DUBLIN, Ireland — Large-scale emigration, the curse of Ireland for centuries, has suddenly returned after two decades of population growth. And it is going to get worse, judging by statistics published last week showing that the economy contracted in the second quarter of 2010, dashing hopes that a recovery was under way.

According to the Irish Central Statistics Office, the country is experiencing the highest level of net emigration since the end of the 1980s, a decade remembered for the semi-permanent queues at the American Embassy of people seeking visas. In the 12 months to April this year, 65,300 people left Ireland for good.

With arrivals exceeding departures during the last two decades the population increased phenomenally from 3.5 million to 4.5 million. Among the arrivals were Irish emigrants returning from abroad to benefit from the booming economy. With virtually full employment, government teams even traveled to New York and other American cities to recruit nannies to come to Ireland to care for the children of working parents, reversing the historic flow of workers between the two nations.

The United States has always been the favored country for Ireland’s poor and huddled masses, especially during the Great Famine of the mid-19th century when about one and a half million people left the starving country for good, mostly on “coffin ships” sailing to New York and Boston.

The economic downturn has also meant that the large-scale immigration to Ireland from Africa and eastern Europe during the Celtic Tiger years — at one time there were more than 250,000 Poles living in the country — has gone into reverse.

Foreign nationals were the first to start leaving; now it is the Irish themselves.

The new wave of emigrants, however, is not composed of the poorest or most destitute. The best and brightest are leading the way, mainly young college graduates who cannot find work in a country that has lost one in eight jobs since 2007. Today, with U.S. work visas harder to obtain and a high unemployment rate in the United States, young people are looking mainly to other English-speaking countries for economic refuge, mainly Canada, Australia and the United Kingdom. 

Laura Cross, a 22-year-old biochemistry graduate from Dublin, is typical of the emigrants. Cross has been seeking work in vain since obtaining her degree in May and is now heading for a new life in Canada. The only job she could find here was as a shop assistant working one day a week, she told the Irish Daily Mail, which on Sept. 22 devoted its front page to a splash heading: “Exodus of Our Young.”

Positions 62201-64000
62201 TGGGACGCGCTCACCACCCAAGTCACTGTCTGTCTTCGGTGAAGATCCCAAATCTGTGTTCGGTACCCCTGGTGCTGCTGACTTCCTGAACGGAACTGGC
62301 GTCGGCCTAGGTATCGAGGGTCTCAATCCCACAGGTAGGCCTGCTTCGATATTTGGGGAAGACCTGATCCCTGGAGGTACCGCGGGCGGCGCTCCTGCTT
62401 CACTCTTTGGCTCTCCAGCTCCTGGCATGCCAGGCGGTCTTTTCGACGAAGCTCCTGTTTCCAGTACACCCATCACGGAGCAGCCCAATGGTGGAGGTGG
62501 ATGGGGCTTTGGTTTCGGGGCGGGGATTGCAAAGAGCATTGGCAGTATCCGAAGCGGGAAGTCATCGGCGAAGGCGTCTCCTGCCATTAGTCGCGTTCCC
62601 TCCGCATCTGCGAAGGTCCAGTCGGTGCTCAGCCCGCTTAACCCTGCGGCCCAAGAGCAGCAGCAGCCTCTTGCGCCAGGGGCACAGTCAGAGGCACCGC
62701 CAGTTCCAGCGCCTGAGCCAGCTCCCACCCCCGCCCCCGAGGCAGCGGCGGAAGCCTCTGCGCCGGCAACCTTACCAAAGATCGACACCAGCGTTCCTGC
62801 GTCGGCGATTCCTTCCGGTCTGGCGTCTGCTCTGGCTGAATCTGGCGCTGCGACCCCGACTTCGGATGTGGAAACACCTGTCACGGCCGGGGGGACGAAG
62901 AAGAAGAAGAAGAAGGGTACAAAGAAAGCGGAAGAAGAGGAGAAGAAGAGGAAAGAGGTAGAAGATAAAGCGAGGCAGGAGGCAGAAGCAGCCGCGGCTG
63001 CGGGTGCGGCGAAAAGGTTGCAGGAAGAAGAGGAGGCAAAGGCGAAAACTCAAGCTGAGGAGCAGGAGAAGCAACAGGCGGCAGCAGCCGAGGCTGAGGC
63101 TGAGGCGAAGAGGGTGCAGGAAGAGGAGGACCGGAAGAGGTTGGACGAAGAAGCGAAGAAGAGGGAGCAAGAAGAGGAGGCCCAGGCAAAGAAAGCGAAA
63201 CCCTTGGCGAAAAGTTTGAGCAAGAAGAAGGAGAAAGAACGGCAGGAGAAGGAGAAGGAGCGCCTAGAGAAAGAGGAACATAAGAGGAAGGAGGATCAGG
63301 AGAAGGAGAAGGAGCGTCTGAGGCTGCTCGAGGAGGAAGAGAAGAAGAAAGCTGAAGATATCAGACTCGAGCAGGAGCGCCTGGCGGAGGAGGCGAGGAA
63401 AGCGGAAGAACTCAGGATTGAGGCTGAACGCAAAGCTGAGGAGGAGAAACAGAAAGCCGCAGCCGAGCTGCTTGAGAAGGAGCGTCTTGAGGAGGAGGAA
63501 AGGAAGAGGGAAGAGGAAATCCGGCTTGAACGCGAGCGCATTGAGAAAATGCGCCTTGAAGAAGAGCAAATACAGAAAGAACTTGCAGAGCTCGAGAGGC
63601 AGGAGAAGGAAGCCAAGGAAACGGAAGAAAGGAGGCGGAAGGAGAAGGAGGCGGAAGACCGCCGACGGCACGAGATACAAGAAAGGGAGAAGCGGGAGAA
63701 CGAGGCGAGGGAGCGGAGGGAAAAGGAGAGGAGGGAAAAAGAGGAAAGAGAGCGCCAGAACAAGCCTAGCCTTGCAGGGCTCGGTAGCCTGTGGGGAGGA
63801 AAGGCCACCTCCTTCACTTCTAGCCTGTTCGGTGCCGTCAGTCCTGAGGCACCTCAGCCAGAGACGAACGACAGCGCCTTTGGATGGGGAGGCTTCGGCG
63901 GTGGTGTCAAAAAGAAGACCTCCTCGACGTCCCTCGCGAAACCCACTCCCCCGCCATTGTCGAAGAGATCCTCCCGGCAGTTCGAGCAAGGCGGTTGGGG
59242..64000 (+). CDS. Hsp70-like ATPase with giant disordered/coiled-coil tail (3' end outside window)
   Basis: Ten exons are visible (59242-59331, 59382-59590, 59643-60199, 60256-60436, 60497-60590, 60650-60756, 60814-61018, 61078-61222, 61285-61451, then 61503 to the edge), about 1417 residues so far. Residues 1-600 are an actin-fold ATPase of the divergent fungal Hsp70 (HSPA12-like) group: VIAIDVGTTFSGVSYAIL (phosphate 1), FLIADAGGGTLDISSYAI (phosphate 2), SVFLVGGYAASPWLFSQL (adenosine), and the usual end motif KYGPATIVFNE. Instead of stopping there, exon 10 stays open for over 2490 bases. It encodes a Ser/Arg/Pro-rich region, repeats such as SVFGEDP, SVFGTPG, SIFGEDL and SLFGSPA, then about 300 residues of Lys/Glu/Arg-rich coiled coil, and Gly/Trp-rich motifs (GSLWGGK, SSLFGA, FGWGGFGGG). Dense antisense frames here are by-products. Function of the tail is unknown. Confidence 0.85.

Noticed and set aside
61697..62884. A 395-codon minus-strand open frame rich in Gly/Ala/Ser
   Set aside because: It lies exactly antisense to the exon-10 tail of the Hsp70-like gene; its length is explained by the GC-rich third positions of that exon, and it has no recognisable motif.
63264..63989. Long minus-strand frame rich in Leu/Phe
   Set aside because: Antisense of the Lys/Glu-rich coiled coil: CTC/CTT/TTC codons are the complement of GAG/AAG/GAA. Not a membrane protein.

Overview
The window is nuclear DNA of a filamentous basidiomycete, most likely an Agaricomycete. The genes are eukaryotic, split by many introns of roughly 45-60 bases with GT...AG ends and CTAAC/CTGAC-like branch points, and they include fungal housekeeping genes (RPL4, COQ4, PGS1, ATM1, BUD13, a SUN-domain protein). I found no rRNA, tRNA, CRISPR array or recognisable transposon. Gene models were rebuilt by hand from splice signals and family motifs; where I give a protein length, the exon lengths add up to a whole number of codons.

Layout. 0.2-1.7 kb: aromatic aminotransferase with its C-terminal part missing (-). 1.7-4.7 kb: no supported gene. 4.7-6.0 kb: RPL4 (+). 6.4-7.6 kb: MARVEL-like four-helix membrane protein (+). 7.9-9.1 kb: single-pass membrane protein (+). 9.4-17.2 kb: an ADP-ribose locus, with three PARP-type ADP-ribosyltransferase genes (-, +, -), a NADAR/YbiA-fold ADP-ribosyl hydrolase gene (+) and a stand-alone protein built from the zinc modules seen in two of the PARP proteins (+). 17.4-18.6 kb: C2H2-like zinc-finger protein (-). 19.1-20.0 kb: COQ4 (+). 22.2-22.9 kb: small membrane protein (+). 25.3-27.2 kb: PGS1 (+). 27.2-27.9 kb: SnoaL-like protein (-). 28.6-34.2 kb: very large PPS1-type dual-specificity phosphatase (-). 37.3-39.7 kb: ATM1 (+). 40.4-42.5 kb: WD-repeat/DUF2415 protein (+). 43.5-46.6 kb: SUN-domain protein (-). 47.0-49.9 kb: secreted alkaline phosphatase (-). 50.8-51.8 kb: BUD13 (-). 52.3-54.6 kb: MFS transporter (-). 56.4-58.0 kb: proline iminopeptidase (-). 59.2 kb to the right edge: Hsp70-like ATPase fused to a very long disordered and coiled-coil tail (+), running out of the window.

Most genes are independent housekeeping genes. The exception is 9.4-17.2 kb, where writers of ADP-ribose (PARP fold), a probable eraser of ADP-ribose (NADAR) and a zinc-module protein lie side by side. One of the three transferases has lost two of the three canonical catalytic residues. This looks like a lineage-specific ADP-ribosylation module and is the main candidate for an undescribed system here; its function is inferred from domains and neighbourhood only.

Another typical, highly educated emigrant is Mark Byrne, 26, of Dublin, a graduate with honors in mechanical engineering from University College Dublin. Mark told me that since the start of 2009 he has been looking for a job that would provide him with a technical challenge to match his abilities and desire for job satisfaction, but “basically it was fruitless.” Almost all his applications went unanswered. He is leaving shortly to explore prospects in Australia and New Zealand, and will settle wherever he finds a challenging job.

The heartbreak and hardship of the departures, now numbering 500 young people every week, have reopened a wound in the Irish psyche that never really healed after the Great Hunger because the population kept declining despite high birth rates. The daily sight of tearful parents again waving goodbye to their 20-something sons and daughters at the airports has given rise to much hand-wringing.

Irish Times economics editor Dan O’Brien, writing under the headline, “The Export of our Children Makes a Return,” lamented that “after two decades of population growth, Ireland’s long-term pattern of decline (in population) looks set to return.” He pointed out that among the 27 European Union member countries, Ireland has the highest rate of outward emigration, the lowest death rate and the highest birth rate, but that the surge in emigration comes close to overwhelming the other two factors.

Today Ireland is still the second richest country per capita in the EU after Luxembourg, but it is saddled with massive debt due to reckless lending by banks, which are now being propped up at huge expense by the taxpayer. Building work had dried up and businesses are unable to expand, or even stay viable, because of the banks’ inability to provide capital. The government has so far spent 33 billion euros ($44 billion), or 20 percent of its gross domestic product, rescuing the banks, with the disastrously managed Anglo Irish Bank the chief beneficiary. The Government’s National Asset Management Agency, funded by taxpayers, is currently buying loans from the banks with a book value of €81 billion, at a discount of about a half of their value.

The government of Prime Minister Brian Cowen now spends much of its time trying to figure out how to squeeze more money from the population. It has stated that it will seek to claw back at least another $3 billion from the population through spending cuts in its December budget. The result will be more despairing young people heading for the airports.

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